Editor's Picks

Pitt Med has been around since 1999—what a pool of stories we have for you to dive into! 
Every so often, we're going to digitize our favorites. From features to alumni profiles, we're bringing them back.

Send Freedom House!

By Chuck Staresinic, February 2004

Freedom House Enterprises opened in the Hill District in 1967, planning to jumpstart businesses that would offer meaningful employment to this troubled community. Pretty soon, they were running one of the nation’s most advanced ambulance services.

Time of Death: Postponed

By David Petechuk, October 1999

When it comes to saving lives, Pitt’s Peter Safar won’t take no for an answer.


Claiming the High Road in the Vaccine Controversy

By Brian G. Connelly, Spring 2011

Paul Offit (Res ’80) is co-inventor of the rotavirus vaccine RotaTeq, which was recommended for routine immunizations in infants by the World Health Organization.

Substance X: Alumnus Philip Showalter Hench's Path to the Discovery of Cortisone, and the Nobel Prize

Rebecca Skloot, January 2000

For decades, Philip Hench, MD ’20, would not give up his belief that our bodies produce a mysterious antirheumatic. 

Among My Souvenirs: A polio scrapbook

Elaine Vitone, August 2005

When letters and permission slips from Jonas Salk arrived in the mail during the school year, parents worried; they argued at the dinner table. This new vaccine, this clinical trial, was it safe enough for their children?

It Works! The Vaccine Works!

Edwin Kiester Jr., July 2002

The story of John Troan, the Pittsburgh Press reporter who covered how Jonas Salk conquered polio. 

Purple Death: When the 1918 flu pandemic came to Pittsburgh

Edwin Kiester Jr., January 2003

A look back at the city during a time of crisis. 

A Hospital Is Born: She didn't wait for permission

Edwin Kiester Jr., Spring 2003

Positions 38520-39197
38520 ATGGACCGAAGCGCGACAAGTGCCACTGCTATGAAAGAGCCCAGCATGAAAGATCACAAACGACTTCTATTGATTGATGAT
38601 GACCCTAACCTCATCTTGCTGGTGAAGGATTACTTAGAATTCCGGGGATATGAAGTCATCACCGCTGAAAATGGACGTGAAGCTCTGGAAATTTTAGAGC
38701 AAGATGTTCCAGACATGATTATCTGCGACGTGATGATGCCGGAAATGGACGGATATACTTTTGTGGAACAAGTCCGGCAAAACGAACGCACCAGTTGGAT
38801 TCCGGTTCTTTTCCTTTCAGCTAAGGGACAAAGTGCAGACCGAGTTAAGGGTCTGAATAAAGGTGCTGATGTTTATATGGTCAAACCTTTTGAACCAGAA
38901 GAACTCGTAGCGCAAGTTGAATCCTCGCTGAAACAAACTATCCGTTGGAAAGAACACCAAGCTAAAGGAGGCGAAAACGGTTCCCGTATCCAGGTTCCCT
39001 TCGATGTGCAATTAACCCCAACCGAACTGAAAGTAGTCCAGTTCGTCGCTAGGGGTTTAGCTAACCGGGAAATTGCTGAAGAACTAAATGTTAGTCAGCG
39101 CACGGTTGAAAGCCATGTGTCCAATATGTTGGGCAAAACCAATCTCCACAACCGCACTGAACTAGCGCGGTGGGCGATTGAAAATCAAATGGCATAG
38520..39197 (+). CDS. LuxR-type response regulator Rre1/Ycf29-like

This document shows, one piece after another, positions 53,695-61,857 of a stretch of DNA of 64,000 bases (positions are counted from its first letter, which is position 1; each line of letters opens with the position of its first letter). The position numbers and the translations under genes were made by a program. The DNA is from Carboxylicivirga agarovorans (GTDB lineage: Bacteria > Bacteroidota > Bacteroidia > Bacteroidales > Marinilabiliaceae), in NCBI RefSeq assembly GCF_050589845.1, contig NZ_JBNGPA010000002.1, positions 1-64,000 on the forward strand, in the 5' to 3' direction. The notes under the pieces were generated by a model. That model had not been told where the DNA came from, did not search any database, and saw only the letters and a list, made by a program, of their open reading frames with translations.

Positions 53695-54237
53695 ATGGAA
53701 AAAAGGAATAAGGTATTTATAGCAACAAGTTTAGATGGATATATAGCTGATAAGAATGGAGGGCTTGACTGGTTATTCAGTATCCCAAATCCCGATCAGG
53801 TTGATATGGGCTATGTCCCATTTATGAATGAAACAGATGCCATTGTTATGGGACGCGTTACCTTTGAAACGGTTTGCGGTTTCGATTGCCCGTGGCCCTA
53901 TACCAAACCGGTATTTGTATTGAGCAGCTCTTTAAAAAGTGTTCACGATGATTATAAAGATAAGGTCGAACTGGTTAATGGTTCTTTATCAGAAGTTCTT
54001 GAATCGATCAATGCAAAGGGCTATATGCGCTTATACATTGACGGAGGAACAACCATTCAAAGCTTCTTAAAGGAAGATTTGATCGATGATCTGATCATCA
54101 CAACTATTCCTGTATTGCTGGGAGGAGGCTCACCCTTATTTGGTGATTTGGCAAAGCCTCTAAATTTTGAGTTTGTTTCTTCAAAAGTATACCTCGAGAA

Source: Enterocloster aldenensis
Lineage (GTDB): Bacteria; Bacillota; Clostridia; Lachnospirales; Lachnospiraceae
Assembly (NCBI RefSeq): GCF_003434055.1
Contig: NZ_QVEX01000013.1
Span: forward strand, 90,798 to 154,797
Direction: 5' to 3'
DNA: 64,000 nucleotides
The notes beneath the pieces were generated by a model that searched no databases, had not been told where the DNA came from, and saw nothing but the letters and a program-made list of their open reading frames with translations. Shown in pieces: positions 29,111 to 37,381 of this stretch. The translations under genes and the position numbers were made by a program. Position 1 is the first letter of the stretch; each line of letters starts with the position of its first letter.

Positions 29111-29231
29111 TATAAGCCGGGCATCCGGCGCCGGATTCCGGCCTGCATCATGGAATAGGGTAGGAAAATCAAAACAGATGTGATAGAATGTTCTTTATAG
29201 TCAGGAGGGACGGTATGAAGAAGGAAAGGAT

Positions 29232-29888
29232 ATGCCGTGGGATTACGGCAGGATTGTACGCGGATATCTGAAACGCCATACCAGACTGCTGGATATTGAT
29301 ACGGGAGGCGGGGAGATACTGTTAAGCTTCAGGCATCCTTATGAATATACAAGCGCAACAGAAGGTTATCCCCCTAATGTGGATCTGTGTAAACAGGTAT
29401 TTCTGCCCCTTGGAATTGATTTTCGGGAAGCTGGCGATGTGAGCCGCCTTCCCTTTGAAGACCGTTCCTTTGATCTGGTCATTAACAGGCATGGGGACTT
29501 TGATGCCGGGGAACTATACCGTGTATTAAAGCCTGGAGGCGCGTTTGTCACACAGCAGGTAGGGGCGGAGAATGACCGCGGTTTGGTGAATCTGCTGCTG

In 1893, Louise Wotring Lyle moved to Pittsburgh determined to help those in need. 

It's Not Easy Being Green: The Formidable Mr. Yuk

Sally Ann Flecker, January 2003 

He's still alerting adults and kids to the dangers that lurk in everyday substances. 

Quick on Their Feet: How a war helped make doctors out of MDs.

Edwin Kiester Jr., Summer 2000

How a war helped make doctors out of MDs.

Collin Diedrich Thinks Differently

Elaine Vitone, Spring 2014

Diedrich has struggled with reading and learning disorders since grade school. Now, as an emerging scientist, he’s eager to help others facing the same uphill climb.

The Surgical Curmudgeon

Elaine Vitone, Spring 2013

Mark Ravitch both made and wrote surgical history.


Only Starzl Dared To

Chuck Staresinic, Spring 2006

How Starzl’s efforts led to a cure for liver disease and a new field of medicine. See our Thomas Starzl Story Archive.

Sleeping's Beauty

Elaine Vitone, Summer 2012

The power to make or break our health, from birth to adulthood and ever after.

First Family of Medicine

Edwin Kiester Jr., Fall 2003

Everything changed when they came to town.

Spock's Baby

Edwin Kiester Jr., Winter 2002

The famous doc nurtured Pittsburgh children.


Ex Hoc Semine Nostra Gloria

John Milton Duff, Fall 2011

"From This Seed Our Glory," excerpts from the first lecture given to students of Pitt med, then called Western Pennsylvania Medical College, in 1886.

Bennet Omalu

Chuck Staresinic, Winter 2007/08

In the brains of diseased athletes, Omalu discovered injuries invisible to the naked eye. On his introduction to American football.

Houses of Butterflies

Rebecca Skloot, Winter 2001

Herb Needleman took on the disease of where we live and work.

To Stop Death in Its Tracks

Rebecca Skloot, Summer 2000

Julius Youngner prepares to halt the next influenza outbreak before it’s too late.